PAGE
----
Mathematica Godel and the Nature of Mathematical Truth

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Godel and the Nature of Mathematical Truth
A Talk with Rebecca Goldstein

Gödel mistrusted our ability to communicate. Natural language, he thought, was imprecise, and we usually don't understand each other. Gödel wanted to prove a mathematical theorem that would have all the precision of mathematics—the only language with any claims to precision—but with the sweep of philosophy. He wanted a mathematical theorem that would speak to the issues of meta-mathematics. And two extraordinary things happened. One is that he actually did produce such a theorem. The other is that it was interpreted by the jazzier parts of the intellectual culture as saying, philosophically exactly the opposite of what he had been intending to say with it.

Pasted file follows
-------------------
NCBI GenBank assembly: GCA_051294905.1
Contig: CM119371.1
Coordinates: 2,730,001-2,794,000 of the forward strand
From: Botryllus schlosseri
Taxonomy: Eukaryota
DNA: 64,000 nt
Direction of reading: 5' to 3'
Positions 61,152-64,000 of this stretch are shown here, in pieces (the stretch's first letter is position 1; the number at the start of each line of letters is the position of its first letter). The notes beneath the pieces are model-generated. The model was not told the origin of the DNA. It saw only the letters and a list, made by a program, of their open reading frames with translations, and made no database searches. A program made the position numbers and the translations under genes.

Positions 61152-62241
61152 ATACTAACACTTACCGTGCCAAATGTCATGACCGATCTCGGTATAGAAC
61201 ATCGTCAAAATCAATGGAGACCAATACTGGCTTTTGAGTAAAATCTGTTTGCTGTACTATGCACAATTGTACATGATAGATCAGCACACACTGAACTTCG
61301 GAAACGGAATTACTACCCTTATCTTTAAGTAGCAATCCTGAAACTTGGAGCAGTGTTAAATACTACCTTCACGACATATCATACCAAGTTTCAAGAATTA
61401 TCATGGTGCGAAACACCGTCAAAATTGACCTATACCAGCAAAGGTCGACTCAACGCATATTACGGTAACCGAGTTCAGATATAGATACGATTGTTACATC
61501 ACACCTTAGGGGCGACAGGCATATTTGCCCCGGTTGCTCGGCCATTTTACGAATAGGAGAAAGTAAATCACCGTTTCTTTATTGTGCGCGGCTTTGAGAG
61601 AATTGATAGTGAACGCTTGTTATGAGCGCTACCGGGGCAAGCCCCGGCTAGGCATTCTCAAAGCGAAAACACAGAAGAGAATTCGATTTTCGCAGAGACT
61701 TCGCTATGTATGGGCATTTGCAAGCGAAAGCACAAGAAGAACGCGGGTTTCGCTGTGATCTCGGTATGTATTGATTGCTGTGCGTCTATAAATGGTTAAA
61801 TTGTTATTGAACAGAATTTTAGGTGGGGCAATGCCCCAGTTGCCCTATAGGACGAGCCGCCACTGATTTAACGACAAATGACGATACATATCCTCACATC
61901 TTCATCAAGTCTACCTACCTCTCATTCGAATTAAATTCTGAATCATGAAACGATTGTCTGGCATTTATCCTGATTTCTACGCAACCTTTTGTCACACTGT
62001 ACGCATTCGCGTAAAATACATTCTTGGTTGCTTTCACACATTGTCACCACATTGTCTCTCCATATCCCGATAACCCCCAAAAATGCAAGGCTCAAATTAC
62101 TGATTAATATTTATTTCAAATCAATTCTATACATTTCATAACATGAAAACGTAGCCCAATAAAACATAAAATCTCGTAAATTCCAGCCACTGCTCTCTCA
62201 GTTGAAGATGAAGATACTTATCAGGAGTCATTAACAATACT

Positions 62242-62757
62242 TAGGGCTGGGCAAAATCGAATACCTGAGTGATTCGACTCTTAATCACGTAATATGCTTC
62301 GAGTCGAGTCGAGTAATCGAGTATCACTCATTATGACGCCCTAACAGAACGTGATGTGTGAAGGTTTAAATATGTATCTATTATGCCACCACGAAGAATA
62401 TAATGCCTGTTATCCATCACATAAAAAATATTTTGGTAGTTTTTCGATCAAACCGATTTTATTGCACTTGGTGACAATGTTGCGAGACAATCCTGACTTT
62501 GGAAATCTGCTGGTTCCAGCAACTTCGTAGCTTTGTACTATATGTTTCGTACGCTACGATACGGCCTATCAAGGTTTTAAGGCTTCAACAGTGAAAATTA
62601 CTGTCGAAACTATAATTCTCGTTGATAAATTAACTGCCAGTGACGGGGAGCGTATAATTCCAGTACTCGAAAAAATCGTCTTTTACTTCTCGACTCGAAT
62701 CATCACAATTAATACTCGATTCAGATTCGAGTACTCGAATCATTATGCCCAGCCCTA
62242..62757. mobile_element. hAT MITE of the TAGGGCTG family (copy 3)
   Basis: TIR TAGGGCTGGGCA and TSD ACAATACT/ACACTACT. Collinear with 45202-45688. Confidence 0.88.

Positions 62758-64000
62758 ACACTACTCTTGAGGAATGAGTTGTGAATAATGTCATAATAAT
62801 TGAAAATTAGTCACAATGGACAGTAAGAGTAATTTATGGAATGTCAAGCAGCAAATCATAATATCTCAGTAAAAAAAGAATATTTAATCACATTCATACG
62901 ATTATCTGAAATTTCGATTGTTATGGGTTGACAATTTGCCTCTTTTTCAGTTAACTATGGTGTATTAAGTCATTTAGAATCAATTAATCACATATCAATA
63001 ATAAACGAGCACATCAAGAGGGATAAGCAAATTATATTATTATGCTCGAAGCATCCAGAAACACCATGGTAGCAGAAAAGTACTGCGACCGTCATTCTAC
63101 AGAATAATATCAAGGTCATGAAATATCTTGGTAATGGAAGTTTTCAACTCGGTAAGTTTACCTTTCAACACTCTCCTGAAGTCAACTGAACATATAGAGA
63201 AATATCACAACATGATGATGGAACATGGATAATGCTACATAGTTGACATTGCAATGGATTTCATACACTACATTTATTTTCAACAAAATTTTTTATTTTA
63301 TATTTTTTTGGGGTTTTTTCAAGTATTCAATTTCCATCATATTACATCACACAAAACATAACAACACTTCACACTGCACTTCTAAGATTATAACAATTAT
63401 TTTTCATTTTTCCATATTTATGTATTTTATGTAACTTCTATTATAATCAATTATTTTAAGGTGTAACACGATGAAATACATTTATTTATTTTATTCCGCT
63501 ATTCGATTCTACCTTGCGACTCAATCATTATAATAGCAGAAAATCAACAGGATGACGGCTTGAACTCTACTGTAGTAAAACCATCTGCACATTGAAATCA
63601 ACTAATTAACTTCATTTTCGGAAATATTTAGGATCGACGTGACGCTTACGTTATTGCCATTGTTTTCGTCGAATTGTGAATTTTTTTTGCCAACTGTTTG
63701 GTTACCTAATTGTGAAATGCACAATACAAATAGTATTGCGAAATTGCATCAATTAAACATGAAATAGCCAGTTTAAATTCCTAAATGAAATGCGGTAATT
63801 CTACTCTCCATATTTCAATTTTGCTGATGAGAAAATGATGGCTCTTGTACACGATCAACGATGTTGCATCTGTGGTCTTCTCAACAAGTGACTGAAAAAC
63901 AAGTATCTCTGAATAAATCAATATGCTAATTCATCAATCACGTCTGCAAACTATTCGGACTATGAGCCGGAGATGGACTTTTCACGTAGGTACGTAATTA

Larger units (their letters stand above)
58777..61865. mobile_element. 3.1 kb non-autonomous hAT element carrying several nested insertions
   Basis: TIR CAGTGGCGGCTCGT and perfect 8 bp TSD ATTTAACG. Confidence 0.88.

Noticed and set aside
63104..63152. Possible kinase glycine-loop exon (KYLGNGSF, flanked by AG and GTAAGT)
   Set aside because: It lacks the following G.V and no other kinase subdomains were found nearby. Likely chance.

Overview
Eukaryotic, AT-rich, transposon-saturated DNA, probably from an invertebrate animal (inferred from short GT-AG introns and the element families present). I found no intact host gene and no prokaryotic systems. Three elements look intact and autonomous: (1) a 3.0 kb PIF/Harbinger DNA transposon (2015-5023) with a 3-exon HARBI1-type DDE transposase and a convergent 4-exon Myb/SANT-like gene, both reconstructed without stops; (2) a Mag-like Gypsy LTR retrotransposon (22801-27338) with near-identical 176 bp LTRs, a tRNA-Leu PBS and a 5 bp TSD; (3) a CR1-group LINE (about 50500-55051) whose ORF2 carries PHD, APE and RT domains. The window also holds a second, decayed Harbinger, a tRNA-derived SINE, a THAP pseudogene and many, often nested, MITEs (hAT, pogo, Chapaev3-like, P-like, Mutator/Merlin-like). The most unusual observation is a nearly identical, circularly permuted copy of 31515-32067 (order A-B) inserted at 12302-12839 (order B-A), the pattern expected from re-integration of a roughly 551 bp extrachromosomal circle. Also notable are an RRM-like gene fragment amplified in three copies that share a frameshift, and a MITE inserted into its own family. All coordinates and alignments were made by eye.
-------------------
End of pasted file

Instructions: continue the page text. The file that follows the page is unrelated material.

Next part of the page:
A fascinating read! Highly recommended. In addition to discussing Godel's Incompleteness Theorem in the context of his metaphysical views, it also weaves Wittgenstein, Einstein, Russell, and the Vienna Circle of logical positivists into the philosophical and historical tapestry. And in a deliciously ironic twist running through the whole discussion,

here are philosophers obsessed with trying to say things precisely, with giving the rules for precision, and what they're saying about precision isn't precise enough for them to understand one another.
Excellent interview, thanks for signposting it. Her views seem well thought out and perceptive.

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